Αρχική > πολιτισμός > History’s 10 Greatest Wrecks…

History’s 10 Greatest Wrecks…

Kyrenia

Kyrenia

 

By JAMES P. DELGADO

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The first scientific archaeological excavation of a shipwreck took place just over 50 years ago. Since then, thousands of wrecks have been discovered, each with an important story to tell. Choosing 10 from among them to represent the endeavor of nautical archaeology is a difficult—and subjective—task. But each offers a profile of an age and a window into the lives of its people, as well as evidence of just how clever and innovative our ancestors were as they took to the seas. Through these stories, we also see why archaeologists continue to devote themselves, despite danger and difficulty, to the examination and excavation of wrecks, wherever they might be discovered. From the rudimentary dive equipment of the earliest excavations to the sophisticated remote-sensing and remotely operated technology of today, archaeologists have shown that no site is beyond the reach of our inquiry into the past.

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To read about five sites that archaeologists still seek, pick up a copy of ARCHAEOLOGY’s special collector’s edition, SHIPWRECKS, on your newsstand—or order it online today.

Cape Gelidonya and Uluburun

Bajo de la Campana

Kyrenia

Khubilai Khan Fleet

Skuldelev Ships

Mary Rose and Vasa

Yenikapı

Spanish Armada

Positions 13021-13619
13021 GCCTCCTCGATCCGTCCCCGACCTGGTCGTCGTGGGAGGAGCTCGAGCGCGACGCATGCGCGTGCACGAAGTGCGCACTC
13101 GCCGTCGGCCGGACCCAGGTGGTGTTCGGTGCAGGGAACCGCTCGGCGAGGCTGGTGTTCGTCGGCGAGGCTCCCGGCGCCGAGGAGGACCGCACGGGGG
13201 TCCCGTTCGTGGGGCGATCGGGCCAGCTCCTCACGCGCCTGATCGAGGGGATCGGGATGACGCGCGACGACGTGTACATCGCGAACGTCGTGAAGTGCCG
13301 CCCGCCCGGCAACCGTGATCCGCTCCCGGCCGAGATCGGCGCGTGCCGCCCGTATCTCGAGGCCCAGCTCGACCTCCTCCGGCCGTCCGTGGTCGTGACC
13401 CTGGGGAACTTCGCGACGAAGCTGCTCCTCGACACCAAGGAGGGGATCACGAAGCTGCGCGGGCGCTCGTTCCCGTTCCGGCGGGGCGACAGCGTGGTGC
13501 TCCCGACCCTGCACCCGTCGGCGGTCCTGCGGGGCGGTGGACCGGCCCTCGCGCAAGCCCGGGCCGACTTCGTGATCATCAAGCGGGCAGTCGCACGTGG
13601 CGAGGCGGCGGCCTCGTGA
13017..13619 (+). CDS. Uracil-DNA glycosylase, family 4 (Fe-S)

USS Monitor and H.L. Hunley

RMS Titanic

 

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Kyrenia

  • By JAMES P. DELGADO

Cyprus

Kyrenia

(Jonathan Blair/National Geographic Stock)

The excavation and recovery of the well-preserved remains of this late-fourth-century b.c. Greek merchant vessel off the coast of Cyprus has yielded substantial information on the construction of classical Greek boats, often seen depicted in paintings on ancient ceramics. The archaeology, led by the late Michael Katzev and now being completed by Susan Katzev, showed that sometime around 306 B.C., the ship, with a four-person crew from Rhodes, was overcome and sank in what seems to have been a pirate attack that left eight iron spear points embedded in the hull. This nearly two-thousand-year-old victim is the earliest physical evidence of piracy. After conservation and reassembly, the hull of the Kyrenia ship is now on display in the Kyrenia Crusader Castle on Cyprus. Also, a sailing replica of the ship, launched in 1985 and christened Kyrenia II, was a successful application of experimental archaeology. It has allowed archaeologists to learn much more about the form and handling abilities of these now-vanished ships.

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